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Jungerheld
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Has Pope Francis led priests and faithful into a trap?

Cardinal Wuerl and Pope Francis

In the height of the regurgitated sex abuse scandal, Pope Francis appeared to encourage Cardinal Wuerl to go to the shepherds in his care, listen to them intently, and respond.

Upon meeting with his priests, Cardinal Wuerl emerged making it clear he had heard their resounding desire for him to retire, I believe he even said, "sooner than later". And so he returned to Rome asking Pope Francis to accept his resignation - not related to the "scandal" but a resignation offered three years earlier, a mandatory procedure upon reaching age 75.

Pope Francis' acceptance of Cardinal Wuerl's resignation clearly was against his wishes, referring to Wuerl as an "unfair scapegoat".

How are the priests and faithful whom they shepherd in the Archdiocese of Washington to take this? It seems as if they were led into a trap. They spoke their mind, sometimes with emotion, and are now charged by their pope with making an "unfair" request, forcing their shepherd to become a "scapegoat".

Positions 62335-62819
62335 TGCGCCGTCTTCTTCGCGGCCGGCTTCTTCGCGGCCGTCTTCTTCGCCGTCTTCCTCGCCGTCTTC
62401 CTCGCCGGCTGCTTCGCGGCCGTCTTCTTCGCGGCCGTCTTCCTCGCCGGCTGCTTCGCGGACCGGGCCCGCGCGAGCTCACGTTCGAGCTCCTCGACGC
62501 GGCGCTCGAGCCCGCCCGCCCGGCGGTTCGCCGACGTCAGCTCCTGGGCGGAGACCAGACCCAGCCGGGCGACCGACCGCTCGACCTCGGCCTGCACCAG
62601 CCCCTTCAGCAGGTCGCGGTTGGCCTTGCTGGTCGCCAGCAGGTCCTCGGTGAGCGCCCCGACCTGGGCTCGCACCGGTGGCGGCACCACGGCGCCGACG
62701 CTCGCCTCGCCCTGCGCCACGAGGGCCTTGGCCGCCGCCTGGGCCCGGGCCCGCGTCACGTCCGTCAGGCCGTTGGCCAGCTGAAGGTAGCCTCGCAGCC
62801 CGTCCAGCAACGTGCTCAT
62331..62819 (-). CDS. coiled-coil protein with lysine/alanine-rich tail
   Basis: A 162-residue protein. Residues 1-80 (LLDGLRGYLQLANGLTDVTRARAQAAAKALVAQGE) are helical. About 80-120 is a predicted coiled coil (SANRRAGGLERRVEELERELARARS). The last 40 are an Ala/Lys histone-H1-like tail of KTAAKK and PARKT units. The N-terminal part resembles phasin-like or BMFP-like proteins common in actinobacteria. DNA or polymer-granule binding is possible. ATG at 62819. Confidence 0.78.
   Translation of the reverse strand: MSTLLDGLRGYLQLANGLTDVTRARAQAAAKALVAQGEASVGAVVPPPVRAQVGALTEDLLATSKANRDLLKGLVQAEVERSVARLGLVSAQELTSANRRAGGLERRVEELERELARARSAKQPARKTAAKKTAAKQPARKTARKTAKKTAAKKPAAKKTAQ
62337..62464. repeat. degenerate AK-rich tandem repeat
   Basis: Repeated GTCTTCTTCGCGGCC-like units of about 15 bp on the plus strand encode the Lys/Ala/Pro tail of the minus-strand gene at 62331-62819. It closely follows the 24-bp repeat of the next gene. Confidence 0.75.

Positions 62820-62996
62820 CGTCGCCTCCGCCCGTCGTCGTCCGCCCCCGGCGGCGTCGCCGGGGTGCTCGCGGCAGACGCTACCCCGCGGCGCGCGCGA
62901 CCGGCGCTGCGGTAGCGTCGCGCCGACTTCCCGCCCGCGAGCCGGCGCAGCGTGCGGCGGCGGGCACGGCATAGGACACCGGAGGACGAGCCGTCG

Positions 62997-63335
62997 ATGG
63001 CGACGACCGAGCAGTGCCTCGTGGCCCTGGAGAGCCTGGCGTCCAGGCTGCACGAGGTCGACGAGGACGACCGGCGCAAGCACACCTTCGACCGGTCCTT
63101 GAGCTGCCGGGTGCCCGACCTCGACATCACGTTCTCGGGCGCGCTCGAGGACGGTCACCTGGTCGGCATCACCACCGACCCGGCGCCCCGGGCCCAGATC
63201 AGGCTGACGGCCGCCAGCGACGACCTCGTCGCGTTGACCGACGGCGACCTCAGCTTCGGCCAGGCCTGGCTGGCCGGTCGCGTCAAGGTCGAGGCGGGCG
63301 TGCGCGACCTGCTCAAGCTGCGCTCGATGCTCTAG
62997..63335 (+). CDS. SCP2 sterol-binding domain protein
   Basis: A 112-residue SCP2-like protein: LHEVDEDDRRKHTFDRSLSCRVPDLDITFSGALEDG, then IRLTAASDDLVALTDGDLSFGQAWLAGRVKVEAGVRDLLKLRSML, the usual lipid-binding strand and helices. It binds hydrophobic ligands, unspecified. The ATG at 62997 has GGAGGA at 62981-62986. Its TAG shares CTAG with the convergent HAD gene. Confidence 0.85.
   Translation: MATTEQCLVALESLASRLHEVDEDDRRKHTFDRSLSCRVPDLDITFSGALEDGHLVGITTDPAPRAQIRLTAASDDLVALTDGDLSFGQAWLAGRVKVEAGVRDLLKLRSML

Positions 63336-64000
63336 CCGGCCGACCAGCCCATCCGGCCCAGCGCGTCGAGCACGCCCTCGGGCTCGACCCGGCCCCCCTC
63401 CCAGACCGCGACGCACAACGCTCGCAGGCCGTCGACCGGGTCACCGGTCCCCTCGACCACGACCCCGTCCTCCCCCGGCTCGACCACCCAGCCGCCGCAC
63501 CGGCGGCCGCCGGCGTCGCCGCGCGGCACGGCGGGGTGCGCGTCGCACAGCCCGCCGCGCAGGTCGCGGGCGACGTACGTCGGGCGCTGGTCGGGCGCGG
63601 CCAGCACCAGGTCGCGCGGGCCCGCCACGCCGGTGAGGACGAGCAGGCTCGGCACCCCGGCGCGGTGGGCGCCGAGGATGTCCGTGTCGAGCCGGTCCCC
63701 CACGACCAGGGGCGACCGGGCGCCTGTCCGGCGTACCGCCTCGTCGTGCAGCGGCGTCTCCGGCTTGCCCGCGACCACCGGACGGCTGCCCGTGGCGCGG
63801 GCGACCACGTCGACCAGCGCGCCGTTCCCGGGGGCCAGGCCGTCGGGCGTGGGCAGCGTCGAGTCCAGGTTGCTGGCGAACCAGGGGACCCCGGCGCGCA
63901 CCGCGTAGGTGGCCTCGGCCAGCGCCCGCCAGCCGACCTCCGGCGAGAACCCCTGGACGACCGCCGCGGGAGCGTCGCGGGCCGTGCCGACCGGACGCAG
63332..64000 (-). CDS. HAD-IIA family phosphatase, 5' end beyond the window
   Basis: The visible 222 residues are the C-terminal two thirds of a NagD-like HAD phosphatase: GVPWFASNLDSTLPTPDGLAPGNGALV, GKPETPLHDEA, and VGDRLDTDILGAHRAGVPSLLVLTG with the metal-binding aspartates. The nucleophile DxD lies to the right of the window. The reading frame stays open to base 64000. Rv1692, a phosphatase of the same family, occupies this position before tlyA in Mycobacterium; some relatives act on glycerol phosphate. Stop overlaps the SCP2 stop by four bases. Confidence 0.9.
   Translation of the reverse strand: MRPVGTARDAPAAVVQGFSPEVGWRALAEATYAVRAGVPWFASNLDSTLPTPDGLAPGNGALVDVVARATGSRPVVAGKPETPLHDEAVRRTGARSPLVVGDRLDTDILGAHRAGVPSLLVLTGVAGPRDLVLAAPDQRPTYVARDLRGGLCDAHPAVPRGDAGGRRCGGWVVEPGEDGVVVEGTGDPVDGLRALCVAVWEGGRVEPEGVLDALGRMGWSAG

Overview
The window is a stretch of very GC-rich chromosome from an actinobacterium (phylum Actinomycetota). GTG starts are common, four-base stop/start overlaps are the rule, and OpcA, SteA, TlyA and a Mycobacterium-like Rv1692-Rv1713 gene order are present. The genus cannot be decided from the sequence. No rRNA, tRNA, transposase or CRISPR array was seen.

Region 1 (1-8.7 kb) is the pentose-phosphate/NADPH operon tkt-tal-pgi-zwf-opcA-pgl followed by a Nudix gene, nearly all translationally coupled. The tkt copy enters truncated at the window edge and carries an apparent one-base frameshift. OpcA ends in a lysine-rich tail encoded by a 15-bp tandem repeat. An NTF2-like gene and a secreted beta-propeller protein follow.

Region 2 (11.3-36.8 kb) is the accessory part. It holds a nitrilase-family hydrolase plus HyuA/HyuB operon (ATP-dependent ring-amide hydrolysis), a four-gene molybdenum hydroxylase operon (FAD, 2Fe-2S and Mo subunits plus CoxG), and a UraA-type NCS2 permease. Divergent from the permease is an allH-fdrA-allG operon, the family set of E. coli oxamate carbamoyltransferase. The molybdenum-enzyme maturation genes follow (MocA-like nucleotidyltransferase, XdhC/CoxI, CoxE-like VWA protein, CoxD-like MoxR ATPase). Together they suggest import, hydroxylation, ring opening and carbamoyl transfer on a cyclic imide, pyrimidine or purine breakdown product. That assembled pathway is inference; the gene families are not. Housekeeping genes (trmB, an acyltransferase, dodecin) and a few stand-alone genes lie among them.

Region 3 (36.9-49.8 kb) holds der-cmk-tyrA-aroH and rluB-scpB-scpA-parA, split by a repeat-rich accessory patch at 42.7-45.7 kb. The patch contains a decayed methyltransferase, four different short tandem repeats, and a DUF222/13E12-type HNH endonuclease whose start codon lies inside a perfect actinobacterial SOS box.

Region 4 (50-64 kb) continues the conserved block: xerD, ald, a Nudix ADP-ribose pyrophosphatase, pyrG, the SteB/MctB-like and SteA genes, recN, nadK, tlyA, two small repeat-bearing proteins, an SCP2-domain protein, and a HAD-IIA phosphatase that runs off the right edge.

If it is not the priests and faithful who are responsible for this "unfair" treatment, it would be good for Pope Francis to articulate who he believes is responsible.
GTVisrockin
In the mean time i'm Just waiting for Pop* Bergolio to make wuerl the girl a saint.
alex j likes this.
Dr Bobus
Maybe it would be better if he didn't resign, in the hope that a different pope would name the successor.
Jungerheld
@St Cuthburt Mayne Ora pro nobis, I believe to say priests were "overwhelmingly supportive of Wuerl" is a bit of an overstatement. Also, the laity were not encouraged to give their opinion, only share their own suffering and sorrow.